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Sun Belle announces new green initiative at distribution center
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USDA restricts PACA violators in Texas from operating in the produce industry
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Peru avocado supply is strong, with peak this month
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Divine Flavor specialty tomatoes continue strong summer harvest
The specialty tomato program of Divine Flavor is at full volume late this summer. Following a late-July tour to the Ensenada, Baja, greenhouse of Viva Organica, the specialty vegetable growing wing of Divine Flavor, Michael DuPuis, the firm’s quality assurance and public relations coordinator, said grower and farm Read More ...
Stater Bros. fills regional vice president retail operations role
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The southern end of the San Joaquin Valley will most likely see some rain today, which may affect the cherry crop and stone fruit. Rain coupled with hot weather in the upper 80s and 90s next week has the possibility of causing splitting in the cherries and possible staining in peaches.weat

As of last night, the Bakersfield area has the highest possibility of rain (100 percent chance of 0.58 inches) today while Fresno has a 50 percent chance of a light rain. These are the areas that have most crops currently in production.

Cities at the northern end of the valley are not predicted to receive and rain today.

The growers in California are not out of woods as another storm is lining up to hit California next Thursday and Friday, May 16-17. As it stands now, next week’s storm has the potential to bring higher rain totals than today’s storm.

The heat wave in Oregon and Washington begins today and will last through Sunday. Yesterday the Wenatchee Valley had a high temp of 81. Today the same region will have a high of 88 and will get to 91 on Saturday. Sunday will be 88, and by Monday things will begin to cool off again. By next Wednesday and Friday there is a 50 percent chance of rain. This region is getting close to cherry season as well.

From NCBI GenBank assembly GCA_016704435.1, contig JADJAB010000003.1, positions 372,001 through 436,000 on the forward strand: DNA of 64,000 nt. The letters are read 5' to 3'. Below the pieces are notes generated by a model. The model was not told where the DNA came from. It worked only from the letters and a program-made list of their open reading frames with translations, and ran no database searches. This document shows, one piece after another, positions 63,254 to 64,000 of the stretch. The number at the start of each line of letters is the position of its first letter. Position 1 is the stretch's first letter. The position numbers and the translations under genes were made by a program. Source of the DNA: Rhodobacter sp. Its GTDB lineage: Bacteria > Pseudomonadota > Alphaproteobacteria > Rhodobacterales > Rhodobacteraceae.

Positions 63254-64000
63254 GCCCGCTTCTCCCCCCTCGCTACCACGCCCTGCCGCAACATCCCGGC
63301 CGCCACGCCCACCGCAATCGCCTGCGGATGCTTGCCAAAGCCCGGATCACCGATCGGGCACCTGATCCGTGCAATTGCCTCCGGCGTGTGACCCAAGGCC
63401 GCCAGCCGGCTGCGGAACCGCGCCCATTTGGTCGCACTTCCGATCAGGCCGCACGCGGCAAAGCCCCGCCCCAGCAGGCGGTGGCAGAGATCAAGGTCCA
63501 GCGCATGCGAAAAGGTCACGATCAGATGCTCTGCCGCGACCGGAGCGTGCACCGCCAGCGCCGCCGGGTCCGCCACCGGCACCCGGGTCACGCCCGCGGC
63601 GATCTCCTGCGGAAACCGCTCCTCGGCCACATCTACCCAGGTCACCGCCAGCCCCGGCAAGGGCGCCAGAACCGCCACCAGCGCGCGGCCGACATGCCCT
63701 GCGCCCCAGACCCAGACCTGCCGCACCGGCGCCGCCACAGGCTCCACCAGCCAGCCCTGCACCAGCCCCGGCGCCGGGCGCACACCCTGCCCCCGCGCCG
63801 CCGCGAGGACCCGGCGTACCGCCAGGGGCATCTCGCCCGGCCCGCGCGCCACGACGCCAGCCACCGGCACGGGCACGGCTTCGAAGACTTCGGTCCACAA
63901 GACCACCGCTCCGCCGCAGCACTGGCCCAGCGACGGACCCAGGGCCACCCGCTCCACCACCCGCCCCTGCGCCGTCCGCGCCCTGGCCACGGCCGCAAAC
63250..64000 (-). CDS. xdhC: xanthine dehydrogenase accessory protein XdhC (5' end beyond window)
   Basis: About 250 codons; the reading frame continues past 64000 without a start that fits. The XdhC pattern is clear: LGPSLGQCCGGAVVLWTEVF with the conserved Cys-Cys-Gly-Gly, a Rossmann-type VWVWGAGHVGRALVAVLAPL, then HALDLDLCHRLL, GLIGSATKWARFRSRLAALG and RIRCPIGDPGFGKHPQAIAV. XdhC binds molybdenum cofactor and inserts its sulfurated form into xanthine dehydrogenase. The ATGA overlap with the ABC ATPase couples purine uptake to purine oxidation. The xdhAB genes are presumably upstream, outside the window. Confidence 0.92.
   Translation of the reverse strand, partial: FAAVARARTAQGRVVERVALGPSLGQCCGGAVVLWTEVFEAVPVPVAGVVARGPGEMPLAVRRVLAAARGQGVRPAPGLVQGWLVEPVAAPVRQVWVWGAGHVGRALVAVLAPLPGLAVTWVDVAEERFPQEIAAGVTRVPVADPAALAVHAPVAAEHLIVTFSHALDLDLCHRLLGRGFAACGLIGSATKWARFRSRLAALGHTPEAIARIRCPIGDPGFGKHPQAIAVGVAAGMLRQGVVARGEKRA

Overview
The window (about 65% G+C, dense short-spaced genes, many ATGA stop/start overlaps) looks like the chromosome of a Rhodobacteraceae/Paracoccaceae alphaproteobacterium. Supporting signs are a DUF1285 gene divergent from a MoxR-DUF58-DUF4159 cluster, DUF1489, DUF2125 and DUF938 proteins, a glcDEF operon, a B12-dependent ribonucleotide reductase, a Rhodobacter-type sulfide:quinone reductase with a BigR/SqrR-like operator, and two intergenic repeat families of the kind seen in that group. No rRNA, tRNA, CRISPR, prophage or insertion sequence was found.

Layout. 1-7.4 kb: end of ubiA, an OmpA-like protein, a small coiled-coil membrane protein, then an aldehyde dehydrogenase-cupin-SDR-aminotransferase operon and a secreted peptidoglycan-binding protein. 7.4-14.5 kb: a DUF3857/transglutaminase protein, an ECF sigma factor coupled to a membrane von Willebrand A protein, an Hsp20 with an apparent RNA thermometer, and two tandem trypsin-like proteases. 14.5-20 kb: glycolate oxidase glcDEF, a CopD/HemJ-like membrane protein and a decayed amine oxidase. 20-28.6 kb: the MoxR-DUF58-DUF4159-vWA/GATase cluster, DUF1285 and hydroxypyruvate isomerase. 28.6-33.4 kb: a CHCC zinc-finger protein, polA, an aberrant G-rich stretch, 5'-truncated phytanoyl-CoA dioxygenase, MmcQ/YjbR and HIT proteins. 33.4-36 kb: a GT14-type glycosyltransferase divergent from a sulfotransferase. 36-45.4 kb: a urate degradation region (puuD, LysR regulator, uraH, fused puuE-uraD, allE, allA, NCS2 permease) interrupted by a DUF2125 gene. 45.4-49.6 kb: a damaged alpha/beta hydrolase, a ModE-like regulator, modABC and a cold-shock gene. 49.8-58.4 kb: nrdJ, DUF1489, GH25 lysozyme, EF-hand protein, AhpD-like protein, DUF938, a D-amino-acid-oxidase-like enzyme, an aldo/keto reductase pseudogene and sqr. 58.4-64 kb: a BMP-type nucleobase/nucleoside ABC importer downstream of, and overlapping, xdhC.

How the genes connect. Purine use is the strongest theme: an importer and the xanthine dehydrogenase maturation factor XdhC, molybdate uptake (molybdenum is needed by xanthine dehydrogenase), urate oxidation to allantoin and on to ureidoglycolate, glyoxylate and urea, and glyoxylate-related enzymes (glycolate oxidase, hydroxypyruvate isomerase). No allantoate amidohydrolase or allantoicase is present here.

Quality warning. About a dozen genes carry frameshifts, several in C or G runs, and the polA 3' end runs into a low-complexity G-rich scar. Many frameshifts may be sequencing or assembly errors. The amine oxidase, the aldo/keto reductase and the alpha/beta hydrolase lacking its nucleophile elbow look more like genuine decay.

Summer tomato-growing regions of Quincy FL, southern Georgia, Tennessee, Alabama and Arkansas are getting hit with some heavy rains at the moment. Rain totals range from one to three inches over the next three days. Quincy and southern Georgia should be close to starting while other regions will start harvesting sometime next month.

Farther south along the peninsula of Florida these growing regions can expect to see rain on a daily basis now. Belle Glade, for example, can expect to receive rain of 0.15 to 0.25 inches of rain every day for the next 10 days. Immokalee can expect the same. Watermelon currently coming from these regions. 

The Weathermelon app offers consolidated lists of global growing regions for each commodity; a 10-day detail forecast for each region; current radar maps (U.S. only); estimated harvest start/end dates for each commodity; monthly average high/low temps for each region; and custom daily alerts for temperature, precipitation and severe weather based on 10-day forecasts.

(David Robidoux is a co-founder Weathermelon)

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Western growing regions getting hit by rain, cooler temps

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